5
$\begingroup$

I wrote a proof, and I just wanted to verify if it is correct.

Proof : Suppose not. Then, $[0,1] = U\cup V$ for $U$ and $V$ open in $[0,1]$ such that $U\cap V = \emptyset$. Let $0\in U$. Consider $s= sup\{t \mid [0,t] \subset U\}$. Clearly, $s\in[0,1]$.

If $s\in U$, then since $U$ is open, $\exists \epsilon >0$ such that $B(s;\epsilon) \subset U$ . But then $s+\epsilon \in U$ , and $s+\epsilon > s$, contradicting the definition of $s$. So, $s \notin U$.

Then, $s\in V$. But again, since $V$ is open, $\exists \epsilon >0$ such that $B(s;\epsilon)\subset V$. But, since $s$ is the least upper bound of $U$, for this $\epsilon$, $\exists s_{1} \in U$ such that $s_{1} \in B(s;\epsilon)$. Then, $s_{1} \in U\cap V$, which contradicts the fact that $U$ and $V$ are disjoint.

So, our assumption is wrong and $[0,1]$ is connected.

$\endgroup$
  • $\begingroup$ Looks good to me. $\endgroup$ – Arthur Nov 6 '18 at 14:19
2
$\begingroup$

You're probably not looking for the answer still after a year, but for those who come across this in the future, it may be helpful. You are pretty much right about your proof, but here is a more formal way of writing it.

That is that "If $a<b$, then the subspace $[a,b]$ of $E^1$ is connected".

Let $a<b$ and let $[a,b]$ be a subspace of $R$ with the $E^{1}$ topology. For the sake of contradiction, assume that $[a,b]$ is not connected. Then $[a,b]= U \cup V$, where $U$ and $V$ are nonempty disjoint open sets in $[a,b]$. Without loss of generality we may assume that $b \in V$. Because $U$ is nonempty and bounded above (by $b$), the axiom of completeness states that $U$ has a least upper bound $s$. We will prove that $s$ is not an element of either $U$ or $V$, and this will yield a contradiction. Suppose $s \in U$. Since $U$ is open, there exists an $\epsilon> 0$ such that $B_{\epsilon}(s) \subseteq U$. Thus, since $s+ \frac{\epsilon}{2} \in U$ and $s<s+ \frac{\epsilon}{2}$, there exists an element in $U$ that is greater than $s$. Therefore, $s$ is not an upper bound for $U$. This is a contradiction. Thus, $s \not \in U$. Now suppose $s \in V$. Then, because $V$ is open, there exists an $\epsilon>0$ such that $B_{\epsilon}(s) \subseteq V$. Then $s- \frac{\epsilon}{2}$ is an upper bound for $U$. But $s- \frac{\epsilon}{2}<s$, which is a contradiction because $s$ is the \emph{least} upper bound for $U$. So $s \not \in V$. Thus, $s \not \in U \cup V$, which is a contradiction. Therefore, $[a,b]$ is connected.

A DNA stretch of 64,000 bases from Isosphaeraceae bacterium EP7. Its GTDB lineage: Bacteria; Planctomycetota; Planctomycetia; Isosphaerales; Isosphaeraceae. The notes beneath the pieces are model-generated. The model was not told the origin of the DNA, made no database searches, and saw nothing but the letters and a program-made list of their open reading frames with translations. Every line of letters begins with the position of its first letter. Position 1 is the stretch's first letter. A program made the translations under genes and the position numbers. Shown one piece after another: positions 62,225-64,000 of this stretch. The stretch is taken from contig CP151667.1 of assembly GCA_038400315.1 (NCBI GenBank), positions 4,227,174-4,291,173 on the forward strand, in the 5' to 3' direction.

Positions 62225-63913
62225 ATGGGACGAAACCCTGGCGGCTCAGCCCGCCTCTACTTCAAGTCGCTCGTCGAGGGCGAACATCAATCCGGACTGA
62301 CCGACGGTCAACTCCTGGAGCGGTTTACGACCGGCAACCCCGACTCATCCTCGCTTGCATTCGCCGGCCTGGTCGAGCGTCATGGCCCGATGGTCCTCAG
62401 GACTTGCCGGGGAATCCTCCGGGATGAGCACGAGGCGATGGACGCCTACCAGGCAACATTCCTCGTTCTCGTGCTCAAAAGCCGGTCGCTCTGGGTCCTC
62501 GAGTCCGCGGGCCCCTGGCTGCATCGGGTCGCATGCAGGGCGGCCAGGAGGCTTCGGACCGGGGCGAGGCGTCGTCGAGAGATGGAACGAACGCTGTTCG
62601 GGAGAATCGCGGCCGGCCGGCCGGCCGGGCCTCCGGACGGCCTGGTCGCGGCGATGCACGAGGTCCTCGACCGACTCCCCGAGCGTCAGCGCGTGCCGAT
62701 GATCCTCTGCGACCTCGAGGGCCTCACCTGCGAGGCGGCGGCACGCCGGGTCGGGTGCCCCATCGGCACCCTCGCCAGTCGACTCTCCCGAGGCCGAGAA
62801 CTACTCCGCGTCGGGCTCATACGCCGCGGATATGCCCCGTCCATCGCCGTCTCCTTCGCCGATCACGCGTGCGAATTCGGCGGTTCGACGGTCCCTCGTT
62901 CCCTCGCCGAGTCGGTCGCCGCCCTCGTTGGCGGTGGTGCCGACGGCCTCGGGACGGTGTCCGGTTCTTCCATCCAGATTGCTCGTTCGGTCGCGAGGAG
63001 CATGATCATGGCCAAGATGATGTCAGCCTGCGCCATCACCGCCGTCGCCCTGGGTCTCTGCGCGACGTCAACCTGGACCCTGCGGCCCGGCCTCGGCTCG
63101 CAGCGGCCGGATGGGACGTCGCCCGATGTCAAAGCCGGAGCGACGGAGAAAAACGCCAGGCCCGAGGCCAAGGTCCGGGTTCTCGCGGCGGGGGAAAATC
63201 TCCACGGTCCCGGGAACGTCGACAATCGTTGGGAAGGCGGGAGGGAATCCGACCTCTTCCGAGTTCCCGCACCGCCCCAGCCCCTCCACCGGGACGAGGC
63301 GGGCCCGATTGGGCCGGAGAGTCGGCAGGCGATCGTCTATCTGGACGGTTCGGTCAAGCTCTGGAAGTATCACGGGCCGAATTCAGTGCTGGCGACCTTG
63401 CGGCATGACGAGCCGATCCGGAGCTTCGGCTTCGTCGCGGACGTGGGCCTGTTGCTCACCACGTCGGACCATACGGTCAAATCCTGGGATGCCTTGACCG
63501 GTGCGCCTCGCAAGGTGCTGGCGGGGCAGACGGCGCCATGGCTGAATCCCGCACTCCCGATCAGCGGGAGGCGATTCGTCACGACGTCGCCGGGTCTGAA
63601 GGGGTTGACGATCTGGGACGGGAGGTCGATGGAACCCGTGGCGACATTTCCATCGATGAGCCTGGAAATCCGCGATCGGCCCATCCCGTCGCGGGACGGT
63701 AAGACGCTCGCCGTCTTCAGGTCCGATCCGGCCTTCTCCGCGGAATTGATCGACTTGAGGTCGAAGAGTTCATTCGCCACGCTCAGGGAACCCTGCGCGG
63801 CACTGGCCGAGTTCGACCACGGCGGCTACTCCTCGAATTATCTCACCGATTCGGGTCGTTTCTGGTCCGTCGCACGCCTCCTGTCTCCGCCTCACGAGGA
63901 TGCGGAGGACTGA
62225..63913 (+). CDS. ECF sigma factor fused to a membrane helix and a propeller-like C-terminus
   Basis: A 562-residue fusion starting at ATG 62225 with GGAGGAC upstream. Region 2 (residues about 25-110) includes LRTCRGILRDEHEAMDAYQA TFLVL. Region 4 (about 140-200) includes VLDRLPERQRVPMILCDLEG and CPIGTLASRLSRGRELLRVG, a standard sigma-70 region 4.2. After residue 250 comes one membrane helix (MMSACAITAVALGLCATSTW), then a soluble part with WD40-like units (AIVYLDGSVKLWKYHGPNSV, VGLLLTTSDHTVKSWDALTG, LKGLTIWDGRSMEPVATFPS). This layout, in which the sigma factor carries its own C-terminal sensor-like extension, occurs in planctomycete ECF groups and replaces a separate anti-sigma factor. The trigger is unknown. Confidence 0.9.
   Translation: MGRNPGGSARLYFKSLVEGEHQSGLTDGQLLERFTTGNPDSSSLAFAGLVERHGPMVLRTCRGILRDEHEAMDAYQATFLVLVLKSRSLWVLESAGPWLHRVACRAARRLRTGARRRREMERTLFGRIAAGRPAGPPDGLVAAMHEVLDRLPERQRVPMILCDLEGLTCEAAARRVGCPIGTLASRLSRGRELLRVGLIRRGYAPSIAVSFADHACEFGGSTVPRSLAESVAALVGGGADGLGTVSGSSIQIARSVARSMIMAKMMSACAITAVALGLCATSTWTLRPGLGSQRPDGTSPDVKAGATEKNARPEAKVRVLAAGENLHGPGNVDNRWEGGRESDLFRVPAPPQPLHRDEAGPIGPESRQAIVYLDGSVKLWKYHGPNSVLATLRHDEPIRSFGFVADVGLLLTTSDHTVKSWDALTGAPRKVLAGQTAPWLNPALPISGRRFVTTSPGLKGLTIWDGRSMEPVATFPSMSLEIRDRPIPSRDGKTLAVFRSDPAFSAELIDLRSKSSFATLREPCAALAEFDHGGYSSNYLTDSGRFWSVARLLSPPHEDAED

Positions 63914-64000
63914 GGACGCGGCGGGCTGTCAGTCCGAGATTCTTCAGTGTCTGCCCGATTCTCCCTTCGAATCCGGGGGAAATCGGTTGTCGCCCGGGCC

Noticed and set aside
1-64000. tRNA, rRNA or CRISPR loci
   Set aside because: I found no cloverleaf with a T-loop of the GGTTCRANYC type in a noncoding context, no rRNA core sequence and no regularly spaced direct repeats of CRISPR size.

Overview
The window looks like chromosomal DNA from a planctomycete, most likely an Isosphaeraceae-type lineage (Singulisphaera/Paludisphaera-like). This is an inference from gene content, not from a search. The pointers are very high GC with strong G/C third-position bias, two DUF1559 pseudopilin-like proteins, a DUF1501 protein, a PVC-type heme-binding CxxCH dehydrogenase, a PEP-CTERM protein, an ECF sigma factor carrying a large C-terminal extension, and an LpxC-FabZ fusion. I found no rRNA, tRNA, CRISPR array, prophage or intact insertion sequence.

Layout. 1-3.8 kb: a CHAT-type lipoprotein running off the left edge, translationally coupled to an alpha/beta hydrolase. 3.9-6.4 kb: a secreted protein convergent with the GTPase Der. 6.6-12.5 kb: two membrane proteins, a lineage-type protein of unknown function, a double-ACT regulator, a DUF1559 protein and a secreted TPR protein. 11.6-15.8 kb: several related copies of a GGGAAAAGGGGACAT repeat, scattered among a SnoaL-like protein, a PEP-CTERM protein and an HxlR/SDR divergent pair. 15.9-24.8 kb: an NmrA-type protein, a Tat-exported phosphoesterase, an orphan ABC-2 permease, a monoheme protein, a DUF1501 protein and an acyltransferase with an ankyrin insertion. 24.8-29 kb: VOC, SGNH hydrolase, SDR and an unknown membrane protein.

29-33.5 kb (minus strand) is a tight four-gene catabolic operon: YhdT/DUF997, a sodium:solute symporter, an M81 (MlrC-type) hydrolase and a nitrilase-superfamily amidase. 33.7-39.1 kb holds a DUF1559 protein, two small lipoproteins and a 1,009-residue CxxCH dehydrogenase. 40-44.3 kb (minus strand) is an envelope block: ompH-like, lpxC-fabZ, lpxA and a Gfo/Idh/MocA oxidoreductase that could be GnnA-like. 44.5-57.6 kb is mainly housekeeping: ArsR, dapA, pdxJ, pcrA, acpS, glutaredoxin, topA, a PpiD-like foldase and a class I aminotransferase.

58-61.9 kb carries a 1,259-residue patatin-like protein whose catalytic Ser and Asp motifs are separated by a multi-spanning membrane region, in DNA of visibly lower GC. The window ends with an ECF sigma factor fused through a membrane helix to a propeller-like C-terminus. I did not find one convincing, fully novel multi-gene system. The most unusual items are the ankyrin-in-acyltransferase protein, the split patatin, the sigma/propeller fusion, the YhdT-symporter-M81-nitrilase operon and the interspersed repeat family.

| cite | improve this answer | |
$\endgroup$
  • $\begingroup$ I think it would be clearer for the second part, if you added the argument that if $s-\frac{\epsilon}{2}$ is not an upper bound for $U$, then there must be a $p\in U$ such that $s-\frac{\epsilon}{2} < p$ and since $s=\sup{U}$, $p\in(s-\frac{\epsilon}{2},s)\subseteq B_{\epsilon}(s) \subseteq V$ which cannot be the case since $U$ and $V$ are disjoint. $\endgroup$ – üzeyir Jun 10 at 16:43
1
$\begingroup$

TheoremA topological space $X$ is connected iff every continuous function $f: X \to\{±1\}$ is a constant function.

ProofLet $X$ be a connected space and $f: X \to \{±1\}$ a continuous function. We want to show that $f$ is a constant function. If $f$ is non-constant, then it is onto. Let $A = f^-{1}(1)$ and $B = f^{-1}(-1)$. Then $A$ and $B$ are disjoint non-empty subsets of $X$ such that $A$ and $B$ are both open and closed subsets of $X$ and $X = A U B$.(Why?). This is a contradiction. Therefore $f$ is constant.

Conversely, let us assume that $X$ is not connected. Therefore there exist two disjoint proper non-empty subsets $A$ and $B$ in $X$ such that $A$ and $B$ are both open and closed in $X$ and $X = AU B$. Now we define a map $f: X \to \{±1\}$ as

$f (x) = \begin{cases} 1,&x\in A\\-1,& x \in B\end{cases} $$ $.

Then $f: X \to\{±1\}$ is a continuous non-constant function. (Why?) This completes the proof.

Now I am giving you a shorter proof of your problem.

Suppose $j$ is any interval if $f: J \to\{±1\}$ is an onto Continuous function, then there exist $x,y\in J$ such that $f(x) = -1$ and $f (y) = 1$. By the intermediate value theorem, there exists $z$ between $x$ and $y$ such that $f(z) = 0$, a contradiction to our assumption that $f$ takes only the values $\pm 1$. Hence no such $f$ exists and hence $J$ is connected. It follows that any interval is connected.

| cite | improve this answer | |
$\endgroup$
  • $\begingroup$ I'm sorry but I couldn't really follow the proof. What is $f$ here? And why showing that no onto continuous function from an interval J to $\{\pm 1\}$ exists shows that $J$ is connected? $\endgroup$ – P-addict May 13 at 11:53
  • $\begingroup$ I have edited. Now you can see. $\endgroup$ – Ryszard Ebgelking May 13 at 12:30
  • $\begingroup$ Here $j$ is any interval. $\endgroup$ – Ryszard Ebgelking May 13 at 12:32
  • $\begingroup$ Nice answer, thanks! $\endgroup$ – P-addict May 13 at 20:22

Your Answer

By clicking “Post Your Answer”, you agree to our terms of service, privacy policy and cookie policy

Not the answer you're looking for? Browse other questions tagged or ask your own question.